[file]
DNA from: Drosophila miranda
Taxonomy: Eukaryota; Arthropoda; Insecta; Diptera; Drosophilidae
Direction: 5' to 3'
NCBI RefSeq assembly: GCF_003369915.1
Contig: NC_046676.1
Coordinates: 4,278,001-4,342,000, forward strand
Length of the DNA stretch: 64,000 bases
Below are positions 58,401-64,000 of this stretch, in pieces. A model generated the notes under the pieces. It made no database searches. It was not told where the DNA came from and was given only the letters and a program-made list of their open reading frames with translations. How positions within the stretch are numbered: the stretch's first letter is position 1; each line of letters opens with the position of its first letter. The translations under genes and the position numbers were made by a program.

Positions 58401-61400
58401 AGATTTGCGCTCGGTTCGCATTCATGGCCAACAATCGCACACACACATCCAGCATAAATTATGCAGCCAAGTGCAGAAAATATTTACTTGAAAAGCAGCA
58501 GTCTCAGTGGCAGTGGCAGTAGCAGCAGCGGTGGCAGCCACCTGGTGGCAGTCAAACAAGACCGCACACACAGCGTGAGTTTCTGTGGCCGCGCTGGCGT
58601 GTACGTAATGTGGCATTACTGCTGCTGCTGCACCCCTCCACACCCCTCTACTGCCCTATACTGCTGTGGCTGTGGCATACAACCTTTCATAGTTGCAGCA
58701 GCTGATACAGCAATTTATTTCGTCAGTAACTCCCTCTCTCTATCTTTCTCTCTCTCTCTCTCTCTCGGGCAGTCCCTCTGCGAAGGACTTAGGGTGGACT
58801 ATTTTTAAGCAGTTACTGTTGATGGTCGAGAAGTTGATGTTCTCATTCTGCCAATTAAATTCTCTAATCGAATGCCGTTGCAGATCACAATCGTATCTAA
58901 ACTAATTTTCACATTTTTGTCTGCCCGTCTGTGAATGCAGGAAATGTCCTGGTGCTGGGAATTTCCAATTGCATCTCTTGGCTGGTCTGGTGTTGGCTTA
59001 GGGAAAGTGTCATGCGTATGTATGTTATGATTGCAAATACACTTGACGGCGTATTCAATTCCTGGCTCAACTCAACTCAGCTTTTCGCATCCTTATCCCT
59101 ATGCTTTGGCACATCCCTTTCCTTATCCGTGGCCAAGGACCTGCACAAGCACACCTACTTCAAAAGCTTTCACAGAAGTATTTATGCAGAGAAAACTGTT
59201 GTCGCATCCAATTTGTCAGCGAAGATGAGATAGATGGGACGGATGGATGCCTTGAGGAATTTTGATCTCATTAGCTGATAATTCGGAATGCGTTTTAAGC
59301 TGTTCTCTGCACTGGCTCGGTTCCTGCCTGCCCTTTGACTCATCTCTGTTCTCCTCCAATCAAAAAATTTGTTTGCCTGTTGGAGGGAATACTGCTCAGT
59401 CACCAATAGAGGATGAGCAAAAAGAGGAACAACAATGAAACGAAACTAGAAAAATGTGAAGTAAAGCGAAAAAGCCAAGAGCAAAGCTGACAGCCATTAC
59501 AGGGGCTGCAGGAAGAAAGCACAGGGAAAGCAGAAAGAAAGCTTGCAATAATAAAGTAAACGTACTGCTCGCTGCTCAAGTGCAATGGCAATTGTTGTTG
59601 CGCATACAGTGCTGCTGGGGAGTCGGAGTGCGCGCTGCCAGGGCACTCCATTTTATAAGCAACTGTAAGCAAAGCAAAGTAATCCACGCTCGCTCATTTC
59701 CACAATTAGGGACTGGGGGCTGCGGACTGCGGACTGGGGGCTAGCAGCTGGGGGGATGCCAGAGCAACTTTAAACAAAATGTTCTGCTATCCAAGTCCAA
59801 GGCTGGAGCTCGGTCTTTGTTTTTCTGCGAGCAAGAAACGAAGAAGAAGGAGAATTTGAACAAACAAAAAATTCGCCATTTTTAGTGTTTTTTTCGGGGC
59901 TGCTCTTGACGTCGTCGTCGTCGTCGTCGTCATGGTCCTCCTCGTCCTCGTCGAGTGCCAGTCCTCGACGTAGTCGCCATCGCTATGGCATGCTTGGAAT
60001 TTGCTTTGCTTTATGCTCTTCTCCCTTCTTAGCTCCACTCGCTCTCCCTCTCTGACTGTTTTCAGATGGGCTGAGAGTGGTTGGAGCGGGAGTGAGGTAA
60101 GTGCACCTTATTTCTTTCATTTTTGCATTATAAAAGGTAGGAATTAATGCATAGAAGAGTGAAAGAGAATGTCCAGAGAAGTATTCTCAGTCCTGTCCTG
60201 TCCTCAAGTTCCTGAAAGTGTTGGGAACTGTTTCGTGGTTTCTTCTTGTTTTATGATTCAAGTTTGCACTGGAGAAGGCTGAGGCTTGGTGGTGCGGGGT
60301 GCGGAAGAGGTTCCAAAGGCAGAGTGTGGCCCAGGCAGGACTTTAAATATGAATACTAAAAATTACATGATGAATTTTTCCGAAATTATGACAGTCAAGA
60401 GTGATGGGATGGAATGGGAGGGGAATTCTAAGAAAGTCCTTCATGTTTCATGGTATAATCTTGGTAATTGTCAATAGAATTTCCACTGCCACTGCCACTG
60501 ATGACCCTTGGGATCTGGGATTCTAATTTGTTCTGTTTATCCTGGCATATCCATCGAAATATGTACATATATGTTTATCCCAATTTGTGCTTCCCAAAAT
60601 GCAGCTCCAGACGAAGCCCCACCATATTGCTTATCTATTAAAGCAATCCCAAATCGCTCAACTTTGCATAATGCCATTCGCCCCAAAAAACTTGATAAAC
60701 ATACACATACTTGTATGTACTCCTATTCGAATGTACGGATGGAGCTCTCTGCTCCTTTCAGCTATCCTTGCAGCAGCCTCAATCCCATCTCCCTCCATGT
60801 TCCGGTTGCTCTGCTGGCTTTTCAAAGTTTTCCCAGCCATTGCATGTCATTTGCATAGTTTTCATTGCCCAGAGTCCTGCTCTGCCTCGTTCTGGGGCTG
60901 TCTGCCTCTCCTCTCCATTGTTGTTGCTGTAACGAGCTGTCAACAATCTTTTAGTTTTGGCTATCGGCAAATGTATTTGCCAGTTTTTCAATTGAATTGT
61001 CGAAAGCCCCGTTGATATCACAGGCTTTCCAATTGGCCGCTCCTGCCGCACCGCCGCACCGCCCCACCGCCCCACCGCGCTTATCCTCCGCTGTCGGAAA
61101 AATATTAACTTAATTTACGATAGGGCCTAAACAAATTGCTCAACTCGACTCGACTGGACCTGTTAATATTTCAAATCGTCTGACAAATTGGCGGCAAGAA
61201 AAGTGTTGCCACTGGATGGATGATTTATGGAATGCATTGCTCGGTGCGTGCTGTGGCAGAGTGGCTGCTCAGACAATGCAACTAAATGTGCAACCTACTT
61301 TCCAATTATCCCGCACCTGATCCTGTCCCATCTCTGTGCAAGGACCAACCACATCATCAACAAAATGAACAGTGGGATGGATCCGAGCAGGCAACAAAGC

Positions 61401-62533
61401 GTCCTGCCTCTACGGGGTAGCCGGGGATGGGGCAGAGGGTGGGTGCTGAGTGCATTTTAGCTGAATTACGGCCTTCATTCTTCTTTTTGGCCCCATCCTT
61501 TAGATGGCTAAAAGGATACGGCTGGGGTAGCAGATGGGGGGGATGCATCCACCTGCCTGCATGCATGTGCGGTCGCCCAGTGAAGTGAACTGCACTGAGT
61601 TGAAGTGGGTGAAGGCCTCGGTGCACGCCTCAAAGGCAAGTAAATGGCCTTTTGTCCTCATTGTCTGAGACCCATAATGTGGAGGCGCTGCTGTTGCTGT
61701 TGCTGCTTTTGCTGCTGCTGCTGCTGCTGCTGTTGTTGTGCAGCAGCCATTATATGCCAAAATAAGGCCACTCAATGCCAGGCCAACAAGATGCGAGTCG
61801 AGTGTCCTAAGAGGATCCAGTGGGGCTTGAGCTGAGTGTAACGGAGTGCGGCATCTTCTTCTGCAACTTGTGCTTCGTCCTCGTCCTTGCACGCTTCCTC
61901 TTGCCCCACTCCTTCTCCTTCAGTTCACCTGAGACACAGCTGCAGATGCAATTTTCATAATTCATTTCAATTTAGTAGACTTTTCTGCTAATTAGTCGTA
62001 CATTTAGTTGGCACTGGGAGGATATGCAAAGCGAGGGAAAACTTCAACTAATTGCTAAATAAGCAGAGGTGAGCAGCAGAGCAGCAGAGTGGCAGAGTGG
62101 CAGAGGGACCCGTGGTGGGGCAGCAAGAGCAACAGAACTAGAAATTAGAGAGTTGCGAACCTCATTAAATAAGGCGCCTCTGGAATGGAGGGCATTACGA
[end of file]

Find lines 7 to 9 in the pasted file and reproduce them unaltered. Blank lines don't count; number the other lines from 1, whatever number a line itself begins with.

Length of the DNA stretch: 64,000 bases
Below are positions 58,401-64,000 of this stretch, in pieces. A model generated the notes under the pieces. It made no database searches. It was not told where the DNA came from and was given only the letters and a program-made list of their open reading frames with translations. How positions within the stretch are numbered: the stretch's first letter is position 1; each line of letters opens with the position of its first letter. The translations under genes and the position numbers were made by a program.

Positions 58401-61400